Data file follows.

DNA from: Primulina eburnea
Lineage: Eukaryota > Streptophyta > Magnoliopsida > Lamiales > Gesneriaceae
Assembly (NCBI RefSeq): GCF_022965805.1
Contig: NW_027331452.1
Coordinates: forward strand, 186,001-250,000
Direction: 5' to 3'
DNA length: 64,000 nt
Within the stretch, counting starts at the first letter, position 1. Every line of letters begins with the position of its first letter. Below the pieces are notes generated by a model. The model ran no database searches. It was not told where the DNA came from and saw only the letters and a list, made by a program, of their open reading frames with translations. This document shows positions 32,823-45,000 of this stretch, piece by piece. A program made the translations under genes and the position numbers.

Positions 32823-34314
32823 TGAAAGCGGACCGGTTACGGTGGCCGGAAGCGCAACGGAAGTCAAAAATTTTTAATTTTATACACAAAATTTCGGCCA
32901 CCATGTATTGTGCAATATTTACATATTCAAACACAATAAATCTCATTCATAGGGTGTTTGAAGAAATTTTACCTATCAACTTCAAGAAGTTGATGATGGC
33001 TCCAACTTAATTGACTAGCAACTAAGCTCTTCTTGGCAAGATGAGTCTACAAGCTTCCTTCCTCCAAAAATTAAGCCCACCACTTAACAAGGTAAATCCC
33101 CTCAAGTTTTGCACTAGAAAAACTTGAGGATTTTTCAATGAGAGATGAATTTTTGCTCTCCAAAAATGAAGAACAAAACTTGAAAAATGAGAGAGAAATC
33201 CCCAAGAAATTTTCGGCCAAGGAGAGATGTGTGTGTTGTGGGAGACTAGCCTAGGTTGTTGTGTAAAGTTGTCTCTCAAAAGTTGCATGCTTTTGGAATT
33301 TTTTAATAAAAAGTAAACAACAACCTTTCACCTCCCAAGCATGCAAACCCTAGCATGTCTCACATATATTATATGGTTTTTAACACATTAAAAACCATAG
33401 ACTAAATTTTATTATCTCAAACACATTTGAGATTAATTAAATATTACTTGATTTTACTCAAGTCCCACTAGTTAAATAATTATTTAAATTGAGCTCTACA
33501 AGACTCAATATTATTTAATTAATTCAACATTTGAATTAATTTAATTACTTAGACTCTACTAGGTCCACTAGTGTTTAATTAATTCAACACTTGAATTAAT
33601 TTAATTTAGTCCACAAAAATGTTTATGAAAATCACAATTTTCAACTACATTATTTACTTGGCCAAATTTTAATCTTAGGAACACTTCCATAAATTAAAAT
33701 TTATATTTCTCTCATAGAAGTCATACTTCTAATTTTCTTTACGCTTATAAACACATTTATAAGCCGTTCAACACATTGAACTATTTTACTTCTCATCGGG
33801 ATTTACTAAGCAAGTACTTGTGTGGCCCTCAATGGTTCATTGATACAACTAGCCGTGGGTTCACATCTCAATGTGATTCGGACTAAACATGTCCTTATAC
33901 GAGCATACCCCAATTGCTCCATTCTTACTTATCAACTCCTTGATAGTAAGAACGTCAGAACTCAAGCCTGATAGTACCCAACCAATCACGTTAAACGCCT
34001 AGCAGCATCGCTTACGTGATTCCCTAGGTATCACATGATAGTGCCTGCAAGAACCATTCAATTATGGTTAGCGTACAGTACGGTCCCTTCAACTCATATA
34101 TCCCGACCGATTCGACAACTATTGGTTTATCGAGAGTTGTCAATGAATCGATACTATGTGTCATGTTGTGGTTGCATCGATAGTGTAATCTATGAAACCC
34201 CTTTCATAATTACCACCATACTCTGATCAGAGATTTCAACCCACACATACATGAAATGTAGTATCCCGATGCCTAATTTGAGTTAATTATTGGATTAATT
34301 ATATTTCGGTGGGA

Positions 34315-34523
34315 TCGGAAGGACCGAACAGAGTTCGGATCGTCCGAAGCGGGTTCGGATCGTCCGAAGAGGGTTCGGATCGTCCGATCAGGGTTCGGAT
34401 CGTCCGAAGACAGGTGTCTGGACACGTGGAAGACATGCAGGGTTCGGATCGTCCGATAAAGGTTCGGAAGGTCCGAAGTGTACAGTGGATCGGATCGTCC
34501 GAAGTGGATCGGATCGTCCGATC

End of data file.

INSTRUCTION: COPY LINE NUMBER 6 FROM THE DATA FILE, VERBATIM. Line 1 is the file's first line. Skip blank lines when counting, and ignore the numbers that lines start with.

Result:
Direction: 5' to 3'